Meanwhile, the latest piece of evidence in the ongoing saga of the registration of BID Patrols with the Police Commission comes from a huge release of emails by the Fashion District BID2 These span the time from July 1, 2016 through January 31, 2017 and are mostly between BID staff and the City of Los Angeles.3
There is an awful lot to write about here, but today I just want to highlight this interesting December 2016 email from FDBID operations director Randall Tampa to Eugene Shin, who’s the Police Commission investigator who’s handling the registration project. Randall Tampa sees the bigger picture here. It’s not a loss for BIDs who want to be free of any kind of oversight by the City, but a win for higher quality governance for everyone in Los Angeles:
I totally agree and support the police commission (and you) in your efforts to assure that only qualified personnel are patrolling the streets of Los Angeles.
In his email, Randall Tampa explicitly relates this opinion to his own experience as a police officer, proving yet again that people with experience in matters usually are much saner and have much more robust insights into how to regulate them. Most of the BIDs in our fair City are run by a bunch of cop-loving wannabes4 who are essentially see City governance as some kind of bizarre role-playing game, like Zillionaires versus Homeless, or whatever, rather than as an arena where wisdom and experience are far more essential than zillionaire-itude.
You may recall that late last year, on the basis of my complaint to the Police Commission, the City of LA resumed enforcement of LAMC 52.34 against BID security forces.1 Since then it’s been possible to track the progress of this massive project via various CPRA requests. So in November 2016 the Police Commission informed all BIDs of the registration requirement and, at the same time, told them that their BID patrollies would be subject to arrest if they didn’t submit. In December 2017 the Police Commission told the BIDs to quit whining about it because the law is the law.
In January 2017 I obtained a December 1, 2016 email from Police Commission investigator Eugene Shin confirming that the registration process was ongoing. In that email Officer Shin hinted that he’d received a bunch of complaints about the new registration policy from BIDs. This, in turn, suggests that he or someone had sent an earlier communication about registration. I do not yet have copies of any of the complaints, bitching, and moaning, although I’m certainly working on getting them. However, just yesterday, as part of a significant email release from the FCBID1 I received this November 29, 2016 email from Eugene Shin to all the BIDs, announcing that their security guards would have to register. This seems to be what caused the firestorm of unhappiness hinted at in the December 1 email.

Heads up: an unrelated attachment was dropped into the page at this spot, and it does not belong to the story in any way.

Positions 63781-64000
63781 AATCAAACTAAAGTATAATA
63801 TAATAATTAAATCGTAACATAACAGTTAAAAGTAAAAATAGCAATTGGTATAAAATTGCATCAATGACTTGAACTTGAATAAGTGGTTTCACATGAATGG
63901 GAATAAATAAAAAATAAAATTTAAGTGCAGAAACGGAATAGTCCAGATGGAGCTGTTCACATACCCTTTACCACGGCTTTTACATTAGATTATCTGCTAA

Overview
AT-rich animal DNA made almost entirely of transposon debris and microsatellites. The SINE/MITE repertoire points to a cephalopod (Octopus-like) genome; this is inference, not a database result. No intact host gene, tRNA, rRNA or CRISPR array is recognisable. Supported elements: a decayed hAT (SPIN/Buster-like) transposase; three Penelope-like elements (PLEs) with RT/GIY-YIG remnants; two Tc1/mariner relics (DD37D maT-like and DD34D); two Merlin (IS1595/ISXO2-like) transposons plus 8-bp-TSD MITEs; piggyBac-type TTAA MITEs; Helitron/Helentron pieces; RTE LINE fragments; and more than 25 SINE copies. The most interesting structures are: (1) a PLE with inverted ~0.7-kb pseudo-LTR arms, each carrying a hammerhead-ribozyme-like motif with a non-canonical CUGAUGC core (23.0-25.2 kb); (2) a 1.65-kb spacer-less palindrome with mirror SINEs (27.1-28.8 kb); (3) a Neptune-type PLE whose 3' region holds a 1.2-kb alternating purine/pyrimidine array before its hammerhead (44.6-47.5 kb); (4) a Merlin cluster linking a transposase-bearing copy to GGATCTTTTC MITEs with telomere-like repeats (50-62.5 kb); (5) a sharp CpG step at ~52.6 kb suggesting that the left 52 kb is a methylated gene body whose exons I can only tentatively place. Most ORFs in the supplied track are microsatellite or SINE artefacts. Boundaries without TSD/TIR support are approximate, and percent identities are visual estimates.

There is a full transcription of this fascinating document after the break, and it’s well worth reading. But the most interesting bit of all is this threat, with which Eugene Shin ends his missive:
Failure to register and obtain the permits may result in criminal charges being filed against the security company and citations or arrests of their security officers.
I reported a couple months ago that as a direct result of my June 2016 petition to the Police Commission, BID Security would be required to abide by LAMC 52.34 and register with the City like all other private security patrol operators must do. At that time I had only the oral assurance1 of Police Commission enforcement officer Ernesto Vicencio that this was the case.
Earlier this afternoon I spoke with Ernesto Vicencio, who is an LAPD investigator assigned to the Police Commission. He told me that the City Attorney either has sent or will soon send a letter to all Los Angeles Business Improvement Districts informing them that their security patrols are required to register with the Los Angeles Police Commission per LAMC 52.34.
This incredibly welcome development is a direct result of my discovery in the Summer of 2016 that it was likely that BID security registration had inadvertently ceased in 2000 due to an oversight. I don’t believe I mentioned it at the time, but in addition to writing a number of posts on the subject, I also sent a petition to the Police Commission asking them to look into the matter and to conclude that BID security ought in fact to register with them.
According to Officer Vicencio the City Attorney has decided to implement this request.1 This development is hugely important, not least because LAMC 52.34 requires private patrol services to have a procedure for investigating citizen complaints. It also grants the Police Commission a great deal of regulatory power over the activities of security patrols who are required to register.
Which brings us to the second stunning and absolutely unexpected thing that Officer Vicencio told me. You may recall that I recently reported on what seemed like a clear use of excessive force by members of the Andrews International Hollywood BID Patrol. Well, about three weeks ago I submitted a report on this matter to Kerry Morrison of the HPOA and also to the Police Commission, as instructed by the Commission’s executive director, Richard Tefank.